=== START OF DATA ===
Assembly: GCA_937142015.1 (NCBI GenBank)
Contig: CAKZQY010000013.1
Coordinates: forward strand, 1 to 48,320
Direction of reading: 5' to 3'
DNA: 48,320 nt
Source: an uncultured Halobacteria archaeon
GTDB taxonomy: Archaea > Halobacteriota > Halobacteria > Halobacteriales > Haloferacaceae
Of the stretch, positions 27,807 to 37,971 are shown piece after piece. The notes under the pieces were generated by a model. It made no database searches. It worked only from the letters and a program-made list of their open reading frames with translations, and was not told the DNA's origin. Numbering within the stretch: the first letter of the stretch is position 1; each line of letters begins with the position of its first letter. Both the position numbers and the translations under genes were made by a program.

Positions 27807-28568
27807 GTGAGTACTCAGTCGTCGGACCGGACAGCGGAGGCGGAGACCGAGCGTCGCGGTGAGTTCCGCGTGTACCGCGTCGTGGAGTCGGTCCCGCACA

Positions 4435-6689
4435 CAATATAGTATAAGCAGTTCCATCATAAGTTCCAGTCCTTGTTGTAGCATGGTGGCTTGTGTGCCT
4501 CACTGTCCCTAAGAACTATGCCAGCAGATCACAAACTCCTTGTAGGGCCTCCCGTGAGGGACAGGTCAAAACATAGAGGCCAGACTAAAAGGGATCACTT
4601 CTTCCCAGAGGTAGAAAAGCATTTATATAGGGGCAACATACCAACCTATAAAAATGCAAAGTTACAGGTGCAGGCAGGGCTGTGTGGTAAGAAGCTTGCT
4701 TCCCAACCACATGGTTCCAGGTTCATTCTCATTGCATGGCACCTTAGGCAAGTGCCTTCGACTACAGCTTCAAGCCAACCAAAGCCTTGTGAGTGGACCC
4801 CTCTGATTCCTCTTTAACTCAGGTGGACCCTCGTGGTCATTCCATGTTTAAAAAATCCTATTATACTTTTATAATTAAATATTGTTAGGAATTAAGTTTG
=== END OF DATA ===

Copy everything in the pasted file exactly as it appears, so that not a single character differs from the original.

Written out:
Assembly: GCA_937142015.1 (NCBI GenBank)
Contig: CAKZQY010000013.1
Coordinates: forward strand, 1 to 48,320
Direction of reading: 5' to 3'
DNA: 48,320 nt
Source: an uncultured Halobacteria archaeon
GTDB taxonomy: Archaea > Halobacteriota > Halobacteria > Halobacteriales > Haloferacaceae
Of the stretch, positions 27,807 to 37,971 are shown piece after piece. The notes under the pieces were generated by a model. It made no database searches. It worked only from the letters and a program-made list of their open reading frames with translations, and was not told the DNA's origin. Numbering within the stretch: the first letter of the stretch is position 1; each line of letters begins with the position of its first letter. Both the position numbers and the translations under genes were made by a program.

Positions 27807-28568
27807 GTGAGTACTCAGTCGTCGGACCGGACAGCGGAGGCGGAGACCGAGCGTCGCGGTGAGTTCCGCGTGTACCGCGTCGTGGAGTCGGTCCCGCACA

Positions 4435-6689
4435 CAATATAGTATAAGCAGTTCCATCATAAGTTCCAGTCCTTGTTGTAGCATGGTGGCTTGTGTGCCT
4501 CACTGTCCCTAAGAACTATGCCAGCAGATCACAAACTCCTTGTAGGGCCTCCCGTGAGGGACAGGTCAAAACATAGAGGCCAGACTAAAAGGGATCACTT
4601 CTTCCCAGAGGTAGAAAAGCATTTATATAGGGGCAACATACCAACCTATAAAAATGCAAAGTTACAGGTGCAGGCAGGGCTGTGTGGTAAGAAGCTTGCT
4701 TCCCAACCACATGGTTCCAGGTTCATTCTCATTGCATGGCACCTTAGGCAAGTGCCTTCGACTACAGCTTCAAGCCAACCAAAGCCTTGTGAGTGGACCC
4801 CTCTGATTCCTCTTTAACTCAGGTGGACCCTCGTGGTCATTCCATGTTTAAAAAATCCTATTATACTTTTATAATTAAATATTGTTAGGAATTAAGTTTG